The Original Faces makes for an interesting and mouth-watering course in an already distinguished career.
In a turn perhaps as surprising as Snoop Dogg releasing a reggae album, Liz Harris (aka Grouper) and several of her Portland friends have created one of the year’s most interesting and fun indie pop records. Harris, who really blew up when she put out The Man Who Died In His Boat a few years back, isn’t really known for being accommodating, easy listening. For non-fans, Harris’ recorded music can be, in some ways, inaccessible. She has the same kind of seriousness surrounding her that envelops ambient stars like Brian Eno or Aphex Twin. However, even Eno has his moments where he finds it all right to have some fun. But Helen, a trio comprised of Harris, Jed Bindeman (Eternal Tapestry) and Scott Simmons (Eat Skull), is an attempt to fuck around with shoegazey fuzzy guitar pop, something out of the norm for a Grouper release.
The ethereal ambiance at the beginnings of songs like “Motorcycle” and the title track are the only signs that the people involved were famous for other reasons than the pop music. The rest of it is just fuzzy banging, where one can lose themselves in the explosive, thunder skull-fuck of “Grace” or the ethereal and propulsive “Felt This Way.” There’s some really great song craft on this record, too, with “Right Outside” coming a bit too late as it’s perfect for a night drive during summer. The harmonies on nearly every track are exquisite and beautiful, and if they’d been the only component of the record, it would still be noteworthy. The steady, pounding drumming and slick guitar work only help to catalyze with the vocals and produce a reaction which feels just like summer sunshine. There’s an affable garage quality to this record that feels absolutely organic- and that’s probably because there was little pressure when Simmons and Bindeman and Harris were putting this thing together.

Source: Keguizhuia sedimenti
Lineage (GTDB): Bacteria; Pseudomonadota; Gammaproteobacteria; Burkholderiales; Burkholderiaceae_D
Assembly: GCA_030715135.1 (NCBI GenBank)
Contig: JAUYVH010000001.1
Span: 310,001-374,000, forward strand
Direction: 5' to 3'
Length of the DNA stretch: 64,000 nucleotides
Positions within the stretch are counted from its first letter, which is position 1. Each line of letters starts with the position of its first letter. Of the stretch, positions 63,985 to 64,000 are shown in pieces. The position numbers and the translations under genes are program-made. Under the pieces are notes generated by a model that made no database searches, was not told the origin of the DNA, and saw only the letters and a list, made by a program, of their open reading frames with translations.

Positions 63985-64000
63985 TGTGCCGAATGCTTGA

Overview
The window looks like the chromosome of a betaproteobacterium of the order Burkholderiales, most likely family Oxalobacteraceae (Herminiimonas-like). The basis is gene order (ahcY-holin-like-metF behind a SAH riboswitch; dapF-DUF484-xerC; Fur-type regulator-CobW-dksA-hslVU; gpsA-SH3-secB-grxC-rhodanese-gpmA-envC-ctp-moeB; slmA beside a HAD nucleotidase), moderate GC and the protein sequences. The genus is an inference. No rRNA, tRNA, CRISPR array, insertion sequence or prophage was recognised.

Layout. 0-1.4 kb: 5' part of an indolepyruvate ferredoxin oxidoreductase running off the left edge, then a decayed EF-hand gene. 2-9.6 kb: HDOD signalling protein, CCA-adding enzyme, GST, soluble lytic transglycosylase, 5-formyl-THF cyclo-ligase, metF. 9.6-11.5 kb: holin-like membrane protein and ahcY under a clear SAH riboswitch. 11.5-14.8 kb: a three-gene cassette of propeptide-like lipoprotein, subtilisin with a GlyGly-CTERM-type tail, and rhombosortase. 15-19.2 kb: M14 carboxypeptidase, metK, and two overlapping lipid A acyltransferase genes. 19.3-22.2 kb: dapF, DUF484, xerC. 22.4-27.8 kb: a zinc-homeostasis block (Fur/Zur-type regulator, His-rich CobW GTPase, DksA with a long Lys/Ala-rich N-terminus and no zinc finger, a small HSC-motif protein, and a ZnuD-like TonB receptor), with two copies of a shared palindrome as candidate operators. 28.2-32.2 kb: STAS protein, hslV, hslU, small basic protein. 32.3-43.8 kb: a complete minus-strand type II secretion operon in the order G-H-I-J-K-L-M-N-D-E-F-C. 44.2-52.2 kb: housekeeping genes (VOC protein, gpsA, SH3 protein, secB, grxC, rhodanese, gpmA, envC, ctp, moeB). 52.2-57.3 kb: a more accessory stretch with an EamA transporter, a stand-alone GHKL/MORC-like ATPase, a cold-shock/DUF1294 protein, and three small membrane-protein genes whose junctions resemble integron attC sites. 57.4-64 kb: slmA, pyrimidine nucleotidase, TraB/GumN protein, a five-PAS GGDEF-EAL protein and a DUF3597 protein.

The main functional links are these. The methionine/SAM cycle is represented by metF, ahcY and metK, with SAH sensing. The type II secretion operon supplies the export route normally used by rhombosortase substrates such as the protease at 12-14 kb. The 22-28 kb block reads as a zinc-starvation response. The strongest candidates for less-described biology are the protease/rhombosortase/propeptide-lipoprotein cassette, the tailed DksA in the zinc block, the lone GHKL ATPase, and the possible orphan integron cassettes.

In truth, it’s the first Grouper-related record that a pop-oriented listener could really sink their teeth into, mainly because the record seems to meet them half-way. Harris is a super-talented artist, ambient or otherwise, and Simmons and Bindeman play their parts to perfection, and one can only hope that they continue to work together.. It’s an absolute bummer that there’s not more of this now, especially with how slight this record feels- a chunk of the tracks are under two minutes long, and feel more like crumpled-up pieces of sonic paper thrown at a wastebasket than meaningful contributions to the record. Then again, that’s part of Harris’ entire ethos, though normally writ long and large as opposed to the small plates we’re given here, and it’s given me pause to consider my own opinions of Harris’ previous work and where exactly they come from. The Original Faces makes for an interesting and mouth-watering course in an already distinguished career, and one only wishes it were a little bit heartier.